- Felix A. Belcher.



Fragments of a Faith Forgotten; The Gospels and the Gospel; Thrice-Greatest Hermes, 3 vols.; Apollonius of Tyana; Did Jesus Live 100 B.C.?; The World-Mystery; The Upanishads, 2 vols.; Plotinus; Echoes from the Gnosis, II vols.; Some Mystical Adventures; Quests Old and New; Orpheus; Simon Magus; The Pistis Sophia.

May be had from JOHN WATKINS

21 Cecil Court, Charing Cross Road, London, W.C., 2, England.

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Conducted by F. B. Housser


An article entitled "Can Life be Produced Artificially" which was condensed from an article written by F. Scheminxki in the Revista de Occident, Madrid, is published in the current issue of the Magazine Digest. This deals with the question of spontaneous generation and surveys the problem as to whether there are in nature any living entities that originate, so to speak, by themselves, that is to say, from non-living substances, or whether life springs only from living beings. If spontaneous generation of life is to be found in nature, it would be possible, given the conditions of this spontaneous generation, for life to be produced at the hands of the researcher.

The article deals with early beliefs that some of the lower forms of life are produced from nonliving matter, such for example, that frogs emerge from mud, that putrid meat produces larvae, etc. One of the long-dying superstitions of folklore was that horse hairs dropped into pools and drinking troughs, developed into slender water snakes.

The discovery of the microscope and the subsequent knowledge of the minutiae of life forms did away with these ideas but not until comparatively recent times did science definitely determine that a sterilized medium in a sterilized and sealed container does not produce bacteria. As early as 1651, however, the English physiologist, Harvey, expressed the idea that `a living being can be produced only from a living being.'

Varying Views

The writer of the article above referred to concludes that Harvey's proposition is valid and applies to all organisms, without exception. "There is no such thing as spontaneous generation of life from inanimate matter".

The same conclusion was reached by an English scientist, Sir Henry Dale in discussing this problem at the Imperial College of Science, London. He was dealing with viruses, units much smaller than bacteria, about the nature of which very little is known. His conclusion was that the virus may be a stage in the life of a larger and more complex organism and has the power to reconstitute itself into a larger body. He believes they are living forms generated from previous living forms - which was Harvey's theory 300 years ago,.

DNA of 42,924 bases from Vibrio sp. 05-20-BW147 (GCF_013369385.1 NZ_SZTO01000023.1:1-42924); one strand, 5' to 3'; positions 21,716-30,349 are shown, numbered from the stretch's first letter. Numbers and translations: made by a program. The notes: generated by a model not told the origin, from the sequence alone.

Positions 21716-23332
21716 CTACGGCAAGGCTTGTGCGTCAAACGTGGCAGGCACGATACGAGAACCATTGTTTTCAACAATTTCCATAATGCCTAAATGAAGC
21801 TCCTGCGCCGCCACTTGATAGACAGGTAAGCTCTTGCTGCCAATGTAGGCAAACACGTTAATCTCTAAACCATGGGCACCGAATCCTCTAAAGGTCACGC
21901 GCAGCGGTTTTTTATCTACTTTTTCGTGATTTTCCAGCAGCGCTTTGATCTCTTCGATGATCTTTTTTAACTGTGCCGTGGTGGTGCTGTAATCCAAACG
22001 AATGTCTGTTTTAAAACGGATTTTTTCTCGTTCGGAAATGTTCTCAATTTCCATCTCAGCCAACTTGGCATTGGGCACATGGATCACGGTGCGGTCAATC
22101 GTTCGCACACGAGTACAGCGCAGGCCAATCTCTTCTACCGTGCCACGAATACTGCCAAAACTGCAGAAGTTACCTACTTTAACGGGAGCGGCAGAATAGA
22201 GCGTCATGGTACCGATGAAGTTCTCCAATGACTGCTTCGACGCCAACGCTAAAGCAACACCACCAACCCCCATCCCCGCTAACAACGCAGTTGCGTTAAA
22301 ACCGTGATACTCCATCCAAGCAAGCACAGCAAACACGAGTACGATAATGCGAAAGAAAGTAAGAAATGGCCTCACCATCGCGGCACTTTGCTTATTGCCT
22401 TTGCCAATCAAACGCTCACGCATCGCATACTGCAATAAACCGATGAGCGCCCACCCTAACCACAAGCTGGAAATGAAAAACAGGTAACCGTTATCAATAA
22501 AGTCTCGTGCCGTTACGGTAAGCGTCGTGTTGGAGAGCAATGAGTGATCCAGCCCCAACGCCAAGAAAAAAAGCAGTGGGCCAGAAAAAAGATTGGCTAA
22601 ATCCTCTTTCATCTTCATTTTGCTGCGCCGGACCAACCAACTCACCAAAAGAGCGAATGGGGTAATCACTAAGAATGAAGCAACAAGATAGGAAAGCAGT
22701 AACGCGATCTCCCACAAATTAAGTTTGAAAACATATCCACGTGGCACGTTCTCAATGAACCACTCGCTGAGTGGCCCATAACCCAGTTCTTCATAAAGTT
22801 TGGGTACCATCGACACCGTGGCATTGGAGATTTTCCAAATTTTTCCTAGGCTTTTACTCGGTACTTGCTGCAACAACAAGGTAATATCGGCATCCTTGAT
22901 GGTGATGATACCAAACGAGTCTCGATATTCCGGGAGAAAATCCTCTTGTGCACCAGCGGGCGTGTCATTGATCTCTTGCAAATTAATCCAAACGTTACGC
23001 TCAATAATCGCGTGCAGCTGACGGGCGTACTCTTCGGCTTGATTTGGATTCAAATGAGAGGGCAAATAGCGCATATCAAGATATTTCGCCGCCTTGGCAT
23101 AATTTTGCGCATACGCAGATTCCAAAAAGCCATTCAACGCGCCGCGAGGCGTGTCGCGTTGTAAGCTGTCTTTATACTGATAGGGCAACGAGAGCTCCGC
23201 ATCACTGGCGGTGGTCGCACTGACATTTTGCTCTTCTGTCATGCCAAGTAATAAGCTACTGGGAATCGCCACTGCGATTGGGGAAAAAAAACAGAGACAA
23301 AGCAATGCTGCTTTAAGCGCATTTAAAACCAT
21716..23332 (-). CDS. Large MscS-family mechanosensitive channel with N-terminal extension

However, Dr. Oscar Riddle of the Carnegie Institute of Washington, in his vice-presidential address to the American Association of the Advancement of Science, now in session, suggests that a newly discovered virus shows evidence of a spontaneous change of inanimate matter into a living thing and that this virus is apparently a link between living and non-living things. By itself this virus is a protein apparently as non-living as a piece of rock but when brought into contact with a proper piece of living tissue, it is able to grow and propagate itself. "Life may have begun in some such manner by the simple addition of just one element not previously present in inanimate things," Dr. Riddle said. However, in the experiment of which he was speaking, the 'one simple element' was a piece of living tissue and if a living element is required to bring life to inanimate matter, are we really any nearer to the `beginning of life'?

Theosophical Position

But, asks the Theosophist, what is inanimate matter? In the Secret Doctrine, Vol. l, page 268, it is stated: "Occultism does not accept anything inorganic in the Kosmos. The expression employed by Science, `inorganic substance' means simply that the latent life slumbering in the molecule of so-called`inert matter' is in-

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cognizable. ALL is Life and every atom of even mineral dust is a LIFE, though beyond our comprehension and perception, because it is outside the range of the laws known to those who reject Occultism .... To the conception of an Arhat, these Elements are themselves, collectively, a Divine Life; distributively, on the plane of manifestation, the numberless and countless crores of Lives . . . . . Every visible thing in this Universe was built by such Lives, from conscious and divine primordial man down to the unconscious agents that construct matter."

And again on page 281, "Chemistry and Physiology are the two great magicians of the future, which are destined to open the eyes of mankind to great physical truths .... But, the Occult doctrine is far more explicit. It says not only are the chemical compounds the same, but the same infinitesimal invisible Lives compose the atoms of the bodies of the mountain and the daisy; of man and the ant, of this elephant and the tree which shelters it from the sun. Each particle - whether you call it organic or inorganic - is a Life. Every atom and molecule in the Universe is both life-giving and death-giving .... it creates and kills; it is self generating and self destroying." And on Page 283; "It might be supposed that these Fiery Lives and the microbes of Science are identical. This is not true. The Fiery Lives are the seventh and highest subdivision of the plane of matter . . . . . The microbes of Science are the first and lowest sub-division on the second plane - that of material Prana, or life."